Shakespeare Star Wars

If there’s one thing I love probably as much as Shakespeare, it’s probably Star Wars, which kind of makes me a double geek. So you can understand why I love this book so much. And trust me, it’s not just any old transliteration of George Lucas’ screenplay using Shakespeare’s diction – this is the real thing, with layers of meaning, with references and in-jokes, and with serious scholarship (and artistry).

I wrote a fawning fan letter to Ian Doescher and names-dropped my recent participation at the Folger and my fellow presenter Ken Ludwig, and was honoured to receive a wonderful and generous personal response, where Mr. Doescher told me that one of his hopes was to introduce young people to Shakespeare through his work. Bravo!

You’ll really have to read the book for yourself to appreciate its brilliance, but if I may, I’d like to share with you this excerpt from its afterword, from just after the paragraph where the author talks about the parallels between the main characters in the Star Wars movies and Shakespeare’s archetypal characters:

Shakespeare’s plays and Star Wars also feature a host of colorful supporting players. C-3PO and R2-D2 observe and comment on the action like Rosencrantz and Guildenstern. Chewbacca is as untamable as Caliban. Lando is as smooth and self-interested (at first) as Brutus. Obi-Wan Kenobi is like a wise Prospero (before death) or a haunting King Hamlet (after). Jabba the Hutt enjoys a diet worthy of Falstaff. Boba Fett is like Richard III‘s murderers 1, 2, and 3, but with a jetpack and blaster instead of a knife. Yoda’s speech is as backward as Dogberry’s but as wise as Polonius’s.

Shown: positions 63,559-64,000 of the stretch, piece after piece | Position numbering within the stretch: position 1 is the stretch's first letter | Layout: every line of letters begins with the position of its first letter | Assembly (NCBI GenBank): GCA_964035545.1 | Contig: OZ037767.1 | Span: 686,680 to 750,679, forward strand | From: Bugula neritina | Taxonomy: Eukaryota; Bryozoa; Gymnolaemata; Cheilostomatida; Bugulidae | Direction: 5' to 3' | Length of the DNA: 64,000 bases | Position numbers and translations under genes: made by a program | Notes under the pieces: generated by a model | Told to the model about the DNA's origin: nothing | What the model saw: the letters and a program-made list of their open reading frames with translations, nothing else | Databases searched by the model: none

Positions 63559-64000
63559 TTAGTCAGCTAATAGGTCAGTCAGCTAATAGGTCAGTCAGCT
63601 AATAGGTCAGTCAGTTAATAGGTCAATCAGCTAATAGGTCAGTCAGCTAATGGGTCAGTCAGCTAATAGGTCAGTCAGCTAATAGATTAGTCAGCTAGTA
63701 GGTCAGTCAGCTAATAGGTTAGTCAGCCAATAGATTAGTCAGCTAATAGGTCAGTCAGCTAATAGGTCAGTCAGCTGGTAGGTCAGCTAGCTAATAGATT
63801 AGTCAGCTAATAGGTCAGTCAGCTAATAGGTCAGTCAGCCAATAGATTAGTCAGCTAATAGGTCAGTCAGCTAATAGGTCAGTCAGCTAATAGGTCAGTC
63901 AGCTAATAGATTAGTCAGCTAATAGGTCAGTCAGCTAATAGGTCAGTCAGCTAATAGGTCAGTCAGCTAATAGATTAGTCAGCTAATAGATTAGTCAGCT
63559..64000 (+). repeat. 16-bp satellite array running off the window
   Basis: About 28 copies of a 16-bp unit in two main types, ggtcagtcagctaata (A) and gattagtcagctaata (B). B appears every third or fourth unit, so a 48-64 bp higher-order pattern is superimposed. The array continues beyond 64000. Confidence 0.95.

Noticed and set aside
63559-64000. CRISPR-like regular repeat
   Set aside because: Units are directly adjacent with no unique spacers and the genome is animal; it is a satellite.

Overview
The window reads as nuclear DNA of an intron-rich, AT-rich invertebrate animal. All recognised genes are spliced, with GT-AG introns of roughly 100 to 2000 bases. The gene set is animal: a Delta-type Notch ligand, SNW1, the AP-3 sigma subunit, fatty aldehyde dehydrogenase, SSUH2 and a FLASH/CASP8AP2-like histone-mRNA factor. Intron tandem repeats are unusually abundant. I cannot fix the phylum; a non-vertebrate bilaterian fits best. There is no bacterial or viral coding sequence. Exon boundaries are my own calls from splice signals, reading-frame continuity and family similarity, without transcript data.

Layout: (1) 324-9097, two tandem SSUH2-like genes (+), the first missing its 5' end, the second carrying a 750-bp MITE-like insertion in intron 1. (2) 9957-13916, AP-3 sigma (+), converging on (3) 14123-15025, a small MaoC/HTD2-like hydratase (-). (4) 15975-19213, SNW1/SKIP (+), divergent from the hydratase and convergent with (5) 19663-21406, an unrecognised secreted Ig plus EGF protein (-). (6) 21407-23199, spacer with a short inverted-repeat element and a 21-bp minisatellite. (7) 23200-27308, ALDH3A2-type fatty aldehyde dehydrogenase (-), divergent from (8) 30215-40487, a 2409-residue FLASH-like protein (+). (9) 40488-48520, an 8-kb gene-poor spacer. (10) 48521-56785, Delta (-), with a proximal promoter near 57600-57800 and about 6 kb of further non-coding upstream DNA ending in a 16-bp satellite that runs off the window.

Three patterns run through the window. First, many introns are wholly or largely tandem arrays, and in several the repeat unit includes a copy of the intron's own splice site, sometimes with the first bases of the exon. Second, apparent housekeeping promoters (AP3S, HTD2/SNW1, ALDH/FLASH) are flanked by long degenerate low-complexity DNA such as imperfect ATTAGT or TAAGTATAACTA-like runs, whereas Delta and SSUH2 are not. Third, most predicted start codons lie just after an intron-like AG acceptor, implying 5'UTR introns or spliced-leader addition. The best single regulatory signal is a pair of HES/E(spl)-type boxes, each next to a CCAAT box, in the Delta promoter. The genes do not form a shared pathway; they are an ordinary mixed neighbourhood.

“Igniting a Flame” by Samantha Smith

During my three days in Washington, DC, I met Samantha Smith, an intern at the Folger Shakespeare Library who had previously spent a summer studying at St. John’s College, Oxford, and who talked about her hopes of one day going to England again for postgraduate studies. I met two dozen similarly interesting, passionate, and wonderful people, and reading Samantha’s article about the Conference on Teaching Shakespeare in the Elementary Classroom brought back memories of all the inspiring presentations and fun activities we took part in. Thanks for the write-up!

Shakespeare in Elementary Education Conference 2013

Thank you to everyone at the Folger Shakespeare Library and all those who attended the conference, for giving me the opportunity to share with you our KinderBard project, and for being such enthusiastic supporters of Shakespeare in the elementary classroom. Also, the book is officially sold out everywhere, on Amazon, Barnes & Noble, at even at the Folger gift shop! We’ll try to get copies back in circulation as soon as possible!

FREE Parents and Teachers Guide Available Now!

You can find out more about this great 18-page booklet and download it HERE.